With the place beside me turning cold, in the coming of the day.
I must remember that the wonder is nothing less because you go.
And the joy of having touched was a precious thing to know.

And you are butterflies and roses
All the things that visit
For a time before they run.
And you are a single perfect snowflake
A starry night suspended
Turned to shadows with the dawn.

All the nights that give us comfort turn to days and disappear
Still the mem’ry of them warms my dreams when this love cannot be near.
And I remember that the wonder of your hands and heart were real
And the joy of having touched you, a sweet pain I’ll always feel.

Black and white photo of Madeline Davis playing a guitar.
Madeline Davis. Photo by Morgan Gwenwald.

Wendy Smiley, Madeline’s wife, speaking of her love:

I came to Buffalo in 1974 at the tender age of twenty. I was happily growing into my lesbianism and when I heard that there was a lesbian singer at a coffee house, I hurried down to listen. She was beautiful. She sang directly to my heart and I fell in love. I asked Madeline on a date. We walked around Delaware Park. We talked about our lives and our interests. We were perfectly suited. She was a musician with a lovely voice, a nice Jewish girl; we had similar ways of looking at the world so I asked her to marry me. She patted me on the head, let out a laugh, and told me I was way too young.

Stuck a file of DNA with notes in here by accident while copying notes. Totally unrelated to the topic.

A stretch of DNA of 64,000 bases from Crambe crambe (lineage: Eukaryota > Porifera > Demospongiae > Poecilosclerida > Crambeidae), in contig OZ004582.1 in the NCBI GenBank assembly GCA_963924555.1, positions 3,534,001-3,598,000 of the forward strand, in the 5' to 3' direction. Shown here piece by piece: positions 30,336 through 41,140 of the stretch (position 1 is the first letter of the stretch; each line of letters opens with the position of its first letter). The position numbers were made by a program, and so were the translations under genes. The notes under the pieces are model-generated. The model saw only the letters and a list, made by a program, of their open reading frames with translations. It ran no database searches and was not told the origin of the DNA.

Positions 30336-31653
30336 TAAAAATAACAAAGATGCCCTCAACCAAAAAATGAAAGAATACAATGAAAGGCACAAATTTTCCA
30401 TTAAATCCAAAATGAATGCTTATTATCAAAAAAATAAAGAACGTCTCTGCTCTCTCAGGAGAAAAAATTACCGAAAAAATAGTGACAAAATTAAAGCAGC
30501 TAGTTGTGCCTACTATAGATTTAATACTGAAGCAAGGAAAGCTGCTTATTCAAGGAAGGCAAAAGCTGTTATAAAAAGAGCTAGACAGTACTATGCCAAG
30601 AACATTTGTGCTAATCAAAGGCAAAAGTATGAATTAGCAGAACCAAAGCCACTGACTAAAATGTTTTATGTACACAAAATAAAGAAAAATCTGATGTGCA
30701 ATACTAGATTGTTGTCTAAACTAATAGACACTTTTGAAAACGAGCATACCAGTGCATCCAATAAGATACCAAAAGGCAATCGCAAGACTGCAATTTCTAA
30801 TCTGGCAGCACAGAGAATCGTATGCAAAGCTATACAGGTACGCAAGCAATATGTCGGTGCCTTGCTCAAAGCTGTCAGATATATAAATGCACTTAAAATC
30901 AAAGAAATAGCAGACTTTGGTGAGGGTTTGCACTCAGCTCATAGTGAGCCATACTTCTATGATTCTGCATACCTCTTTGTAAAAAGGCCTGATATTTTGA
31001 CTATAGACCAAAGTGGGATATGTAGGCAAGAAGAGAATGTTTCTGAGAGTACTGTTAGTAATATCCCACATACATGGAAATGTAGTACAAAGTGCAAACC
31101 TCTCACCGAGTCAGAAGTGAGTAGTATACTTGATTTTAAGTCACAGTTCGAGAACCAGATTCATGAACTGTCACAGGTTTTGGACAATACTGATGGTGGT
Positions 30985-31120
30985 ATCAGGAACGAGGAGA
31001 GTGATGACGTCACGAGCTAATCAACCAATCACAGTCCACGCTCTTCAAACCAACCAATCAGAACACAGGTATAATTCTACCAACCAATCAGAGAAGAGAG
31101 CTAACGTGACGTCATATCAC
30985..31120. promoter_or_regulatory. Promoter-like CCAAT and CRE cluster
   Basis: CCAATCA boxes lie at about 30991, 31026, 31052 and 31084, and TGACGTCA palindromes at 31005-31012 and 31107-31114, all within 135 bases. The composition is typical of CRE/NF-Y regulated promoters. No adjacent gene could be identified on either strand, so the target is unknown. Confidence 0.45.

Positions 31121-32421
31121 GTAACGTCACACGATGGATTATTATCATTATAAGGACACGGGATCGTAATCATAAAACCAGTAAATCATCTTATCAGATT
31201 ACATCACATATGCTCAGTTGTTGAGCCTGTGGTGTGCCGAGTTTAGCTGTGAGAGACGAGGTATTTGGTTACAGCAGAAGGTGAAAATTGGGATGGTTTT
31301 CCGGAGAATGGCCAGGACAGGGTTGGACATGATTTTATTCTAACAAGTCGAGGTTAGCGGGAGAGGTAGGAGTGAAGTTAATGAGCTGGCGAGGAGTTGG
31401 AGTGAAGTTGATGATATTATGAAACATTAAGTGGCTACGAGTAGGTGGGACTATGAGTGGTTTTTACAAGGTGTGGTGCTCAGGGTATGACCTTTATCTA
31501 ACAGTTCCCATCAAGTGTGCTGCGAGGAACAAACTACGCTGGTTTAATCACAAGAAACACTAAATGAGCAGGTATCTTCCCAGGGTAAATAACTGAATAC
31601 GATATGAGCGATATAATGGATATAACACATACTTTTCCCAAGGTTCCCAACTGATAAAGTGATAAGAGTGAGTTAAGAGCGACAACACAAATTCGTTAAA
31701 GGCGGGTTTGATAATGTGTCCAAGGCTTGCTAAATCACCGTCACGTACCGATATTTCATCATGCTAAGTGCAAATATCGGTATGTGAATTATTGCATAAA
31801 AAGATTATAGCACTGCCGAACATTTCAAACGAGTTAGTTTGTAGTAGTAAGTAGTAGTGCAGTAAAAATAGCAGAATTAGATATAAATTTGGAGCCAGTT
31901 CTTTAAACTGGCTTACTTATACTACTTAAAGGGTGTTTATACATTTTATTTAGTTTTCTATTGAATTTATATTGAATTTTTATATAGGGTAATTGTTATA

Twenty years later we sat together at a community Seder and I asked her on a second date. I was now much older and someone had mentioned that I had my five minute window of opportunity. Madeline was single. We had our second date.